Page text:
In this most recent Globe and Mail article, Peter Ashton uses our Strategy Builder product to evaluate large-cap U.S. consumer staples stocks providing safety and value in a declining market.
What are we looking for?
October and November have been challenging months for U.S. equity investors as the major indexes have declined sharply from their highs. Since early October, the S&P 500 index is off 9 per cent and the Nasdaq Composite Index is off more than 14 per cent. According to Bloomberg, all market sectors are down over the past three months, with the exception of utilities and consumer staples.
We will be using Trading Central Strategy Builder to search for consumer staples stocks that have reasonable valuations and offer safety in light of recent market volatility. We start by screening for stocks with a mar-ket capitalization of US$10-billion or more. We wish to focus on U.S. corporate giants with consistent revenue and stable long-term businesses.
Next, we search for stocks that have reasonable valuations. We will filter and include only stocks with trailing price-to-earnings ratios of 25 or less based on the most recent sell-off. As a further valuation check, we will include only stocks with price-to-book ratios of 5 or less. These two valuation criteria eliminate roughly 75 per cent of consumer staples stocks. To find stocks with profitable and efficient operations, we will include only stocks with return on equity of at least 10 per cent each year. ROE is a measure of how efficient a company is at putting invested capital to work.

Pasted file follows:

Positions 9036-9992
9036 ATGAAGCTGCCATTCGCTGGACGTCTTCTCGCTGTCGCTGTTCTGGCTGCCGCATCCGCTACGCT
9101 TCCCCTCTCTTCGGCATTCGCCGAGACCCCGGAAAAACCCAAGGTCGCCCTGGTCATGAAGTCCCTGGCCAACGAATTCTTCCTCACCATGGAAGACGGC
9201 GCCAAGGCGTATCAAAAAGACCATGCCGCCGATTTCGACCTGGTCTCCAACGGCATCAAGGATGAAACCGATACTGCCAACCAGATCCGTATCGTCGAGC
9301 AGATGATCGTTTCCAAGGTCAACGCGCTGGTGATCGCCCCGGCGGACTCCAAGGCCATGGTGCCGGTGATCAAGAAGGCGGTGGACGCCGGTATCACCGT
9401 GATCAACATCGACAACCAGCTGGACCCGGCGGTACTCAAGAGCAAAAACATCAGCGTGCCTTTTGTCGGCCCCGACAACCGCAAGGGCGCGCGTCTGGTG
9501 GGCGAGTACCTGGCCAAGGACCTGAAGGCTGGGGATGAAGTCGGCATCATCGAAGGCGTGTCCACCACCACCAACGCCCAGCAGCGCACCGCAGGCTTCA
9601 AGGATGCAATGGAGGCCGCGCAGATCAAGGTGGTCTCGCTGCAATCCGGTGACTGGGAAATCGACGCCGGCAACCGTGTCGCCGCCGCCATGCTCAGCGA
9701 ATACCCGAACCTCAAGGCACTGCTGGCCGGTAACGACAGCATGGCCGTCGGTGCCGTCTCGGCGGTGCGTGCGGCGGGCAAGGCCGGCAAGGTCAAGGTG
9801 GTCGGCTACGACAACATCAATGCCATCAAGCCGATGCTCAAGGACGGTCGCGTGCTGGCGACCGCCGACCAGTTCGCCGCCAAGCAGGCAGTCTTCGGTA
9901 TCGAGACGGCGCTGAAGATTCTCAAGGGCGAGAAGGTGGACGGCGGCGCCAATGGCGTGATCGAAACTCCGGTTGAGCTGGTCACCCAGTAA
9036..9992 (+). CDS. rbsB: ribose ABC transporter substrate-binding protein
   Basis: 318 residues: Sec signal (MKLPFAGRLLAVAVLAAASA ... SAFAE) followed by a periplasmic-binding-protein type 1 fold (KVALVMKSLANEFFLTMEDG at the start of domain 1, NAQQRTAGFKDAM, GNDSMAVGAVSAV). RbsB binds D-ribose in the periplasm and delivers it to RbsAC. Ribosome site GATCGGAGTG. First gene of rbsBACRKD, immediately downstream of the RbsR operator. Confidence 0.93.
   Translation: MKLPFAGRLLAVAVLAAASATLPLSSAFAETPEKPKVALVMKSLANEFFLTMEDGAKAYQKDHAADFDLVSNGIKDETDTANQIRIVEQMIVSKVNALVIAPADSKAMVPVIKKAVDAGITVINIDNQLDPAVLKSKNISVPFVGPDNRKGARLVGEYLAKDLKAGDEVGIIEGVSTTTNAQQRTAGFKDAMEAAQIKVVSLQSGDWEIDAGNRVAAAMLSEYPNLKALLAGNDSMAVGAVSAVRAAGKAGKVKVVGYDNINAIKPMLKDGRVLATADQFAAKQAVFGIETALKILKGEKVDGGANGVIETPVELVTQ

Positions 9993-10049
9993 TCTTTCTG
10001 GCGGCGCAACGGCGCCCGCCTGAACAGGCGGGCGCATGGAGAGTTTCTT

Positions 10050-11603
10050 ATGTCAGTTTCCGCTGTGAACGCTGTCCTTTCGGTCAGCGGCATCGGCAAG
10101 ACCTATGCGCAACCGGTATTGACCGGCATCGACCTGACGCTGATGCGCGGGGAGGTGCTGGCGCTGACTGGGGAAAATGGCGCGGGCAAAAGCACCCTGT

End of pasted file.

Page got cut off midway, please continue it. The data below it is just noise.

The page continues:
Finally, to ensure we get paid while our investments appreciate, we will also include only stocks with dividend yields of 1.5 per cent or more.
What did we find?
Topping our list is prepared food giant Kraft Heinz Co. (KHC). The company looks very inexpensive with a trailing P/E of 6 and P/B ratio of 0.9. This low valuation is in part because of the stock’s de-cline of roughly 38 per cent from its 52-week high set last December. The stock’s resulting dividend yield of 4.7 per cent is also the highest on our list.
The highest return-on-equity belongs to Keurig Dr. Pepper Inc. (KDP) at 46.9 per cent. This Texas-based conglomerate was previously Keurig Green Mountain until it acquired Dr. Pepper Snapple in July. In the past quarter, the company has added 14 per cent to its stock price and now offers a 2.2-per-cent dividend yield.
Consumer products giant Procter & Gamble Co. (PG) has the highest market cap in our list, in excess of US$229-billion. P&G is a defensive stalwart and has a long track record of growing dividends. In spite of the recent market downdraft, P&G stock has added 9 per cent over the preceding quarter.
The investment ideas presented here are for information only. They do not constitute advice or a recommendation by Trading Central in respect of the investment in financial instruments. Investors should conduct further research before investing.